Wes Anderson Interview For ‘Moonrise Kingdom’
‘Moonrise Kingdom’ is the new movie directed by two-time Academy Award-nominated filmmaker Wes Anderson (The Royal Tenenbaums, Fantastic Mr. Fox, Rushmore). Set on an island off the coast of New England in the summer of 1965, ‘Moonrise Kingdom’ tells the story of two 12-year-olds who fall in love, make a secret pact, and run away together into the wilderness. As various authorities try to hunt them down, a violent storm is brewing off-shore – and the peaceful island community is turned upside down in every which way. Bruce Willis plays the local sheriff, Captain Sharp. Edward Norton is a Khaki Scout troop leader, Scout Master Ward. Bill Murray and Frances McDormand portray the young girl’s parents, Mr. and Mrs. Bishop. The cast also includes Tilda Swinton, Jason Schwartzman, and Bob Balaban; and introduces Jared Gilman and Kara Hayward as Sam and Suzy, the boy and girl. Released on May 25th, ‘Moonrise Kingdom’ marks Wes Anderson’s first live-action film since 2007′s ‘The Darjeeling Limited.’
I really enjoyed the performances of Jared Gilman and Kara Hayward as these two 12-year-olds. How did you cast them?
Wes Anderson: I’ve done a number of movies that feature children, or young people, in pretty large roles. I always try to start that process of searching very early, and I think we had maybe eight months or ten months of time to search. The thing that you always hope and trust that is going to happen when you’re casting, you’re waiting for the moment of, “There it is!” So that you can shut down the search for the characters, and that happened both with Jared and Kara. Jared, it was really his personality. His interview after the audition, more than even his read. He was very good in his audition, but he made me laugh and I was very charmed by him immediately. And then Kara, on the other hand, it was a scene I had seen played over and over and over in auditions, but the way she played it, it was as if she was making up the dialogue herself. With both of them it was really instantaneous.
Can you talk about the process of creating the visuals of the film? For me, they were very vibrant, crisp and stunning.
Wes Anderson: I’ve done a few little shorts with other people, but Bob Yeoman, he’s really the only director of photography that I’ve ever worked with. He taught me how to work with a cameraman in the first place. We’ve worked so closely together that it is hard for me to picture what it would be like not to have him. With this movie, we worked in a different format and we had some very tiny, French cameras that you can hold in one hand and you can’t put them on your shoulder, you have to hold them down like a video camera. We had five of those and a lot of the scenes with Jared Gilman and Kara Hayward, especially in the wilderness, we used those cameras and it gave us a sort of freedom that was something new.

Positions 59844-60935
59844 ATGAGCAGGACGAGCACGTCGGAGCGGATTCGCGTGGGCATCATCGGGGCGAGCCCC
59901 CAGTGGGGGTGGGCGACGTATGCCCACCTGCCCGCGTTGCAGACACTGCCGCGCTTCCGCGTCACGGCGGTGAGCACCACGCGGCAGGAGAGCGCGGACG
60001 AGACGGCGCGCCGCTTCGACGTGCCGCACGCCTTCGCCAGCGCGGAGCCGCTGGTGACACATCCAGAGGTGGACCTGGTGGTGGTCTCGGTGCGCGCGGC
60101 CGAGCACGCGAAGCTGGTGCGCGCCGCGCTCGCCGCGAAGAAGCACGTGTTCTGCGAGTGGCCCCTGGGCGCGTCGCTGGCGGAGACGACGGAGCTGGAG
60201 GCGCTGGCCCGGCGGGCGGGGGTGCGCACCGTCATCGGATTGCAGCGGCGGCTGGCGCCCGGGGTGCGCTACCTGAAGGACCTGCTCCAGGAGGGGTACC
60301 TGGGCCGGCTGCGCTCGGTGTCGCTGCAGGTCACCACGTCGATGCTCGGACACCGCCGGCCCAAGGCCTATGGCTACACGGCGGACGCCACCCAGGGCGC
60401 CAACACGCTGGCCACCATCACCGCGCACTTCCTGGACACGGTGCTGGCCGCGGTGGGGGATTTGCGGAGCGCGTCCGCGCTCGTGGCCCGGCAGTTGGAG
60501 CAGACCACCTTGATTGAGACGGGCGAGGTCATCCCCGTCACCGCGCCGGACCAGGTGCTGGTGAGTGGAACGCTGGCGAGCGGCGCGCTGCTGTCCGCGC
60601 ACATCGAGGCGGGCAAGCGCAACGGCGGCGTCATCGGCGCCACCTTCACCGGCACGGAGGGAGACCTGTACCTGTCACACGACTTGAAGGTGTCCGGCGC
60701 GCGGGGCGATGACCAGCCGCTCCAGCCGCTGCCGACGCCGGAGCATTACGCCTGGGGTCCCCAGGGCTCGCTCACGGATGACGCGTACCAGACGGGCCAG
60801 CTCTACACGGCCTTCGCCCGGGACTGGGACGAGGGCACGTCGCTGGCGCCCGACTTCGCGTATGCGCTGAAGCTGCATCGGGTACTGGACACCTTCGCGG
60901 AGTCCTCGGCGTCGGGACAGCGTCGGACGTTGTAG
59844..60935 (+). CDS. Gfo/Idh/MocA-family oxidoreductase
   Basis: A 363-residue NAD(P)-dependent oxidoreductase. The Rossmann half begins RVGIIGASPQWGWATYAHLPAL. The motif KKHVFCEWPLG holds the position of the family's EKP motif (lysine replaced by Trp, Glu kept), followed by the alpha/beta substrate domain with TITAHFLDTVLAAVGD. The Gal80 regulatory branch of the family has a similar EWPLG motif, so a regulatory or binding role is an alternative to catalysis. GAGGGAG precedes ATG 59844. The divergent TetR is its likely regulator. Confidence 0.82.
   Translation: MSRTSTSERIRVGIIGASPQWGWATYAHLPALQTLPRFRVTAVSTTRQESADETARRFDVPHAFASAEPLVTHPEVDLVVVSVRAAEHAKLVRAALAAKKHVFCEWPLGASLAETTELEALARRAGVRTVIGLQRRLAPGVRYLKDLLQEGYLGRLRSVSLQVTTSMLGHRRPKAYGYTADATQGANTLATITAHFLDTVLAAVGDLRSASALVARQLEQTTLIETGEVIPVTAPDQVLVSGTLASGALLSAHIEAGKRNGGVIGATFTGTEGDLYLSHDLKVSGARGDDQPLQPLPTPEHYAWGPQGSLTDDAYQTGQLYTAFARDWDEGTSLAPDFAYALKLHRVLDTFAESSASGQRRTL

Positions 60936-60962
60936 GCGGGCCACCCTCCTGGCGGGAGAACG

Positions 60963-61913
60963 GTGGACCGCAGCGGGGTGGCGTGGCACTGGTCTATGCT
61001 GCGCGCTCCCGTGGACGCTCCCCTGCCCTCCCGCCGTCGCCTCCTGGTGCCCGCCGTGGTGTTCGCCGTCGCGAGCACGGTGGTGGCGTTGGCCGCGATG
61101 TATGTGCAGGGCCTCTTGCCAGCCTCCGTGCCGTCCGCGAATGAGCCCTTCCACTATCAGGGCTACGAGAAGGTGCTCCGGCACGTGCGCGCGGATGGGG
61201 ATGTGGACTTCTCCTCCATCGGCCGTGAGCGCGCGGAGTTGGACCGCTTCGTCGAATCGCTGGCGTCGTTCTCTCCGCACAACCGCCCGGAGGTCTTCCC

‘Moonrise Kingdom’ takes place in the mid-1960s, and there’s an underlying feeling in the movie that something is changing….
Wes Anderson: Kara and Jared’s characters are 12 in 1965, so when they’re 18 years old, they’re going to be in a very different kind of America. That’s kind of the reason to set it then. One little thing that I think illustrates it a bit is the island where we shot much of the movie was only accessible by ferry until 1962, when they built a bridge to Newport, Rhode Island, which was finished in 1965. It then became a suburb of Newport and filled with houses and shops and changed completely, in a way that much of America did. It is a period that, after so much stasis, there was radical change very quickly and it is reflected in the culture. I have to say, that is something I thought about after finishing the script. The truth is, when I was writing the role that Bob Balaban played, the narrator, I just wrote the sentence “The year in 1965.…” and that was the first I had thought of it, so it was really instinctive. I give more of an excuse than a real reason.
Children’s fiction seems very bound up in the film, could you talk about that?
Wes Anderson: Yeah. At a certain point when writing the script, I had Kara’s character carrying a suitcase and I was asking myself what was in it, and we filled it with all these books. Somewhere along the way I started thinking maybe the movie is one of her books and the movie could be in her suitcase too. It kind of took on a fantasy atmosphere, even if the events are not magical in that way. There is one particular set of books by Susan Cooper, the ‘Dark is Rising’ series. My reaction to those books was that I desperately wanted to believe these powers existed, and I kind of feel like the atmosphere of somebody who is caught up in a story like that is like when you fall in love for the first time and you feel like you are underwater or something. It’s like you’re in a dream. That’s all part of the story a bit.
Which of the characters can you relate to the most?
Wes Anderson: I have some connection to all the characters, but the character that I identify with mostly is the character Kara plays…..I will say this; there’s a moment in the movie where, in answer to a question that he has asked her she shows the pamphlet ‘Coping With the Very Troubled Child.’ That is one of the very few things in the movie that is an autobiographical element. I did find the pamphlet on the refrigerator; I wasn’t the only child in the house, but I knew which one was the very troubled child (laughs). I think if my brothers had found it they would not have looked to themselves. It‘s not a great feeling, but it became a funny bit (laughs).
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